Profile: Changing World Orders
Includes the analysis of military inter-state conflict, civil war, social upheaval within societies and revolutions as well as substantial reform processes transforming a society’s socio-economic outlook and approach towards international affairs.
We interpret “critical junctures of globalization” as moments and arenas where new regimes of territorialisation are negotiated as a reaction to the ongoing dialectical challenge by de-territorialization and re-territorialisation which is the effect of the global condition on societies at least since the mid-19th century. While those aiming at the transformation of individual societies and world order in general look for a delegitimation of old regimes the conflicts under investigation did not end in a borderless and unstructured world but gave birth to new forms of a balance between getting connected and bewaring sovereignty and partial autonomy.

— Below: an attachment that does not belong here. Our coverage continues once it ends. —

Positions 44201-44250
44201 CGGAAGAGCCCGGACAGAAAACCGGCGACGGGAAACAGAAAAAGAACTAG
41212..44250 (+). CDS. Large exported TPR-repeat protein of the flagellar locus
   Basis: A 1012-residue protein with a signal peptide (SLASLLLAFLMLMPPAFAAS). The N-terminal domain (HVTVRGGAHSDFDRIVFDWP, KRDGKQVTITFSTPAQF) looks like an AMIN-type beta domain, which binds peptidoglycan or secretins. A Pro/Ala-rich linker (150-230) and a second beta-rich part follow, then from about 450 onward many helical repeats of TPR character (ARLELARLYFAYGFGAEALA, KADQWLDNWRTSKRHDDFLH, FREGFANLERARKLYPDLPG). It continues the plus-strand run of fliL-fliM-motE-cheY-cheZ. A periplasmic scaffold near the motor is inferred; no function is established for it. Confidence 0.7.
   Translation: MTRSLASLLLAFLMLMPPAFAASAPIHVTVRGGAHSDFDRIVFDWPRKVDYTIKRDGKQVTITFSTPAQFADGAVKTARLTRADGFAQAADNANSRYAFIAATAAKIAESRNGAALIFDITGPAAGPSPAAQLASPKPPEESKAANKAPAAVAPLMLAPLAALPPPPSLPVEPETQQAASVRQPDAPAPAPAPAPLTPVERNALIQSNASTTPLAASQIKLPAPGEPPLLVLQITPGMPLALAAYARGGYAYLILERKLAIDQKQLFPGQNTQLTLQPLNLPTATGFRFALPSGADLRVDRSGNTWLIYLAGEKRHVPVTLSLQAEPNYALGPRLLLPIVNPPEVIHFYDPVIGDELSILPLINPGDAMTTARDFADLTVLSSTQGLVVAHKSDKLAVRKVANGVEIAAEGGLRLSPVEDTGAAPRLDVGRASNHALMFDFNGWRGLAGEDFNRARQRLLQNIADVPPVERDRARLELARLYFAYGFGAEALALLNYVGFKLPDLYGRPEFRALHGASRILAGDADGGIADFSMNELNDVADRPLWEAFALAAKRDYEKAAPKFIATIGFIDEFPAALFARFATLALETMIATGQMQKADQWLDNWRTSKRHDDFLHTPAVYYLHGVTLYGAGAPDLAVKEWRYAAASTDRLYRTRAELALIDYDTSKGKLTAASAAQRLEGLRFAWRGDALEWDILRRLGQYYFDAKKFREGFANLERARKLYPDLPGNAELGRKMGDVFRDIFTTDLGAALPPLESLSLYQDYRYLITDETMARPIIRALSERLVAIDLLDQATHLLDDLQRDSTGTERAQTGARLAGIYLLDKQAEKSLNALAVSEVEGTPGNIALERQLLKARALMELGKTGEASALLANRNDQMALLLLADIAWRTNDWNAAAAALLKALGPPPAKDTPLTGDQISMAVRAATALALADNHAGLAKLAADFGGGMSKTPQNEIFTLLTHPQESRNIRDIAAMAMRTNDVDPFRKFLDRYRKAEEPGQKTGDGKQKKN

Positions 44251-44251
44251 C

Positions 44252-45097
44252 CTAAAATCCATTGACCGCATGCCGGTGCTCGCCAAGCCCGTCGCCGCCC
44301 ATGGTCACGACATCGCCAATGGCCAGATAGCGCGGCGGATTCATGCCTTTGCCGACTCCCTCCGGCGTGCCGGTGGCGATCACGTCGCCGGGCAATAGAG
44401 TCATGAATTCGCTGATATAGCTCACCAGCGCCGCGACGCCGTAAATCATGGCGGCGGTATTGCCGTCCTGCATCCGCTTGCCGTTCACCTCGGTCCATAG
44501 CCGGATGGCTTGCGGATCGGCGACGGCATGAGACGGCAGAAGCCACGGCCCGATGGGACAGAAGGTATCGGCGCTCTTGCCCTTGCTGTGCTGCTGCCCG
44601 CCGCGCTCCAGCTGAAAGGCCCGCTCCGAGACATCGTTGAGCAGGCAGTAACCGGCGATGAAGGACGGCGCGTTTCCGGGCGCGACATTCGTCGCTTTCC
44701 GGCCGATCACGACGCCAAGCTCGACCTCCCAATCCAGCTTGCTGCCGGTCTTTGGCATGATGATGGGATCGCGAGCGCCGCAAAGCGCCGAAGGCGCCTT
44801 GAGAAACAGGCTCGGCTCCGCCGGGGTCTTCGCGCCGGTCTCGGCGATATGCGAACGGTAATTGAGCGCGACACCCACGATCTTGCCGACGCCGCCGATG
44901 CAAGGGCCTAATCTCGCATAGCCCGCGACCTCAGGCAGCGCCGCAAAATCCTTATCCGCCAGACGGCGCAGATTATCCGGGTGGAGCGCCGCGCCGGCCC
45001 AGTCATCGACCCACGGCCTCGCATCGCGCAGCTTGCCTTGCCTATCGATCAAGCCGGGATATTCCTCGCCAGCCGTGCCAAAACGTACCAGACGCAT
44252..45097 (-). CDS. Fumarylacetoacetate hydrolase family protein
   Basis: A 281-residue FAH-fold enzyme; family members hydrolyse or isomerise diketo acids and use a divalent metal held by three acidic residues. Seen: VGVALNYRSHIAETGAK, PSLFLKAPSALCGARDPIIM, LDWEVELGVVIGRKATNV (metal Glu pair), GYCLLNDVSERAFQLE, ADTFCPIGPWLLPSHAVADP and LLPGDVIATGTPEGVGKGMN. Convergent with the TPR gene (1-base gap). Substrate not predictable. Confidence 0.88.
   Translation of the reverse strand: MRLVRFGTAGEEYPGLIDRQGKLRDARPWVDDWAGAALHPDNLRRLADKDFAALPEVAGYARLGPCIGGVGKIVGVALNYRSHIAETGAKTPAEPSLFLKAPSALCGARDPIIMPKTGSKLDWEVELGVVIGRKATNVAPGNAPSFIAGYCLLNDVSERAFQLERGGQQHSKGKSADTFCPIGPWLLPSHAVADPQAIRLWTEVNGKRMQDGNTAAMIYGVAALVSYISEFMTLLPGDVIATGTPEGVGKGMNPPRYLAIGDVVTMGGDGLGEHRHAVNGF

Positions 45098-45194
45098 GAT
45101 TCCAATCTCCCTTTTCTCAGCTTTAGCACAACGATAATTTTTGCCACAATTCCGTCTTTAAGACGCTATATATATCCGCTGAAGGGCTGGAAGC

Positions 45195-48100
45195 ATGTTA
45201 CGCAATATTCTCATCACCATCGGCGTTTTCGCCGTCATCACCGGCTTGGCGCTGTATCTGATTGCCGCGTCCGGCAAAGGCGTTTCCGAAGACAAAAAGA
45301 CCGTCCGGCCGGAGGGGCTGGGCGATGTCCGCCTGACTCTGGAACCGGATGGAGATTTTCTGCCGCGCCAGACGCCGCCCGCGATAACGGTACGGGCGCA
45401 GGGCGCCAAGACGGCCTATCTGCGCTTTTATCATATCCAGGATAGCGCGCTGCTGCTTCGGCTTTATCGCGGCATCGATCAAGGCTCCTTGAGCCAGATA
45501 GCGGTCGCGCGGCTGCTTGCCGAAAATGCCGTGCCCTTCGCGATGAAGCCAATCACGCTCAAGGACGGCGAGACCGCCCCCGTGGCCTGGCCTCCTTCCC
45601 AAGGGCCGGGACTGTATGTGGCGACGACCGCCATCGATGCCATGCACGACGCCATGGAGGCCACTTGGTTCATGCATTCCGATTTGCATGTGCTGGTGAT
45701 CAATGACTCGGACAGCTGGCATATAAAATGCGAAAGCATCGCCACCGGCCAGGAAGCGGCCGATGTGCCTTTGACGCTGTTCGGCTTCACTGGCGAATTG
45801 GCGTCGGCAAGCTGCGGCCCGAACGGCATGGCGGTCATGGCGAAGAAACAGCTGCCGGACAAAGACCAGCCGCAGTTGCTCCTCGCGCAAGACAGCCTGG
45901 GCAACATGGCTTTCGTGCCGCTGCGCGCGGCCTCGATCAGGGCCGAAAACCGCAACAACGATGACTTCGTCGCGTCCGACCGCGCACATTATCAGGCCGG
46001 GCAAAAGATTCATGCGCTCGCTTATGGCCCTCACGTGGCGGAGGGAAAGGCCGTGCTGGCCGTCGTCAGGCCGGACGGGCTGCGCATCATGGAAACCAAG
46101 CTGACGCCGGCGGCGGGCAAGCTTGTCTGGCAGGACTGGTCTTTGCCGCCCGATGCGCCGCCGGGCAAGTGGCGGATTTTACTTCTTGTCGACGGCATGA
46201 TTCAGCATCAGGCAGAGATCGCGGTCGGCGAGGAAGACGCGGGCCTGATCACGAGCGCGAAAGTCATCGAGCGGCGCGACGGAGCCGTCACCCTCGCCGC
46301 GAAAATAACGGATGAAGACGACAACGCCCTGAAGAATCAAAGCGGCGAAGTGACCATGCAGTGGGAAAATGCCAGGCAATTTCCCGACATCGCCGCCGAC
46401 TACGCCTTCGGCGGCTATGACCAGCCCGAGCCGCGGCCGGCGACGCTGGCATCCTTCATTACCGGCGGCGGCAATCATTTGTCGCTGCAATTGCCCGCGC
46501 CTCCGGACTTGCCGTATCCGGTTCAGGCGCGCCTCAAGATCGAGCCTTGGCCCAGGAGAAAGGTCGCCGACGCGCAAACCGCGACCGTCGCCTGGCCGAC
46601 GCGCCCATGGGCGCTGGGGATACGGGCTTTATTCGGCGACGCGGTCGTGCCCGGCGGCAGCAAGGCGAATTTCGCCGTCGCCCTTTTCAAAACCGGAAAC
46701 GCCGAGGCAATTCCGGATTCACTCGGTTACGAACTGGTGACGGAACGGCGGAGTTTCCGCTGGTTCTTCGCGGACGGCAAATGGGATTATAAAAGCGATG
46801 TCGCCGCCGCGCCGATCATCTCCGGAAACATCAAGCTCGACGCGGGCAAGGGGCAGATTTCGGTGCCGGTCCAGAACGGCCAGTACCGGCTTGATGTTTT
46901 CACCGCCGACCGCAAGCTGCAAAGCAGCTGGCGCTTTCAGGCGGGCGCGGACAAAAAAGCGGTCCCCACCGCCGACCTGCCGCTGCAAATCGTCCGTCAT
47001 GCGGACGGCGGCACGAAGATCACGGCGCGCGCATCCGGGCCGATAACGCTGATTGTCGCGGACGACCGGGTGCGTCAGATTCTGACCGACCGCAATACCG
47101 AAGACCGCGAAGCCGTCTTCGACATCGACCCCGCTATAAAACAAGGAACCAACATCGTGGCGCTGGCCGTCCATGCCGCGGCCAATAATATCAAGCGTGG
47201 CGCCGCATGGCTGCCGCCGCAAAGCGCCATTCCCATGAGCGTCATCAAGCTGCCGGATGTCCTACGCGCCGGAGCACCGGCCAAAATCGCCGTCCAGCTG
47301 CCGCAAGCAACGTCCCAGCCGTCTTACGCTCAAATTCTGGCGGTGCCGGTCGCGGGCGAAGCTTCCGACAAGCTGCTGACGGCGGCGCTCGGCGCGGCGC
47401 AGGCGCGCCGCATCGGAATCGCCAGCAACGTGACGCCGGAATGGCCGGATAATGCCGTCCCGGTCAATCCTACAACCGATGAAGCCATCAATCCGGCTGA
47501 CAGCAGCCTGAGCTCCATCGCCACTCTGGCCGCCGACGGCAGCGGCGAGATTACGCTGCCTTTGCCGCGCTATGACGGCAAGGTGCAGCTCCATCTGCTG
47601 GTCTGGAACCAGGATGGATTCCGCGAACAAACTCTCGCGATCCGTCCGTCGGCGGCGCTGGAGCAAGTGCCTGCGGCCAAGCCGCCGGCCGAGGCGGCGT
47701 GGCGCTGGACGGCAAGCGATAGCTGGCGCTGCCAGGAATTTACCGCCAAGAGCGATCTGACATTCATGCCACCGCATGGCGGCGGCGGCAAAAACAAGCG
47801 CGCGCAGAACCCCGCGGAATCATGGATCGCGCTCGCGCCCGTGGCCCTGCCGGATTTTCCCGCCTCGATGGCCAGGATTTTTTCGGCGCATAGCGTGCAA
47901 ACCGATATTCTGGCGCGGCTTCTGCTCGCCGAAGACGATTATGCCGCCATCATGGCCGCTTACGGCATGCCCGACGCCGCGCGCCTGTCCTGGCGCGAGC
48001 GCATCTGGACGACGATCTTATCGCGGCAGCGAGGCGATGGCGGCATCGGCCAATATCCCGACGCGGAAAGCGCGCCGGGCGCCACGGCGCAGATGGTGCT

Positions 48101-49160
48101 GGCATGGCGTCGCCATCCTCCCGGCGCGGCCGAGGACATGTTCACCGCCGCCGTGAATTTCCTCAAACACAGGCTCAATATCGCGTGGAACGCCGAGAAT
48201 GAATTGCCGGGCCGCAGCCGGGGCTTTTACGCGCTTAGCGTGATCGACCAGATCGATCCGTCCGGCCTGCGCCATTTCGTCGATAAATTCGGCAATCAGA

The research undertaken so far and foreseen for the next stage insists on the indissoluble unity of flow and control in the study of globalization. While flows of people, goods, capital and ideas became increasingly important not only in reality but also in conceptual frameworks for interpretation of globalization there are only a few research teams focusing on the search for new ways of controlling these flows. When addressing changing world orders, GESI concentrates on the exactly these new patterns and the conflicts arising out of them (including ‘panics of sovereignty’ where representatives of elder and new patterns of control fight each other).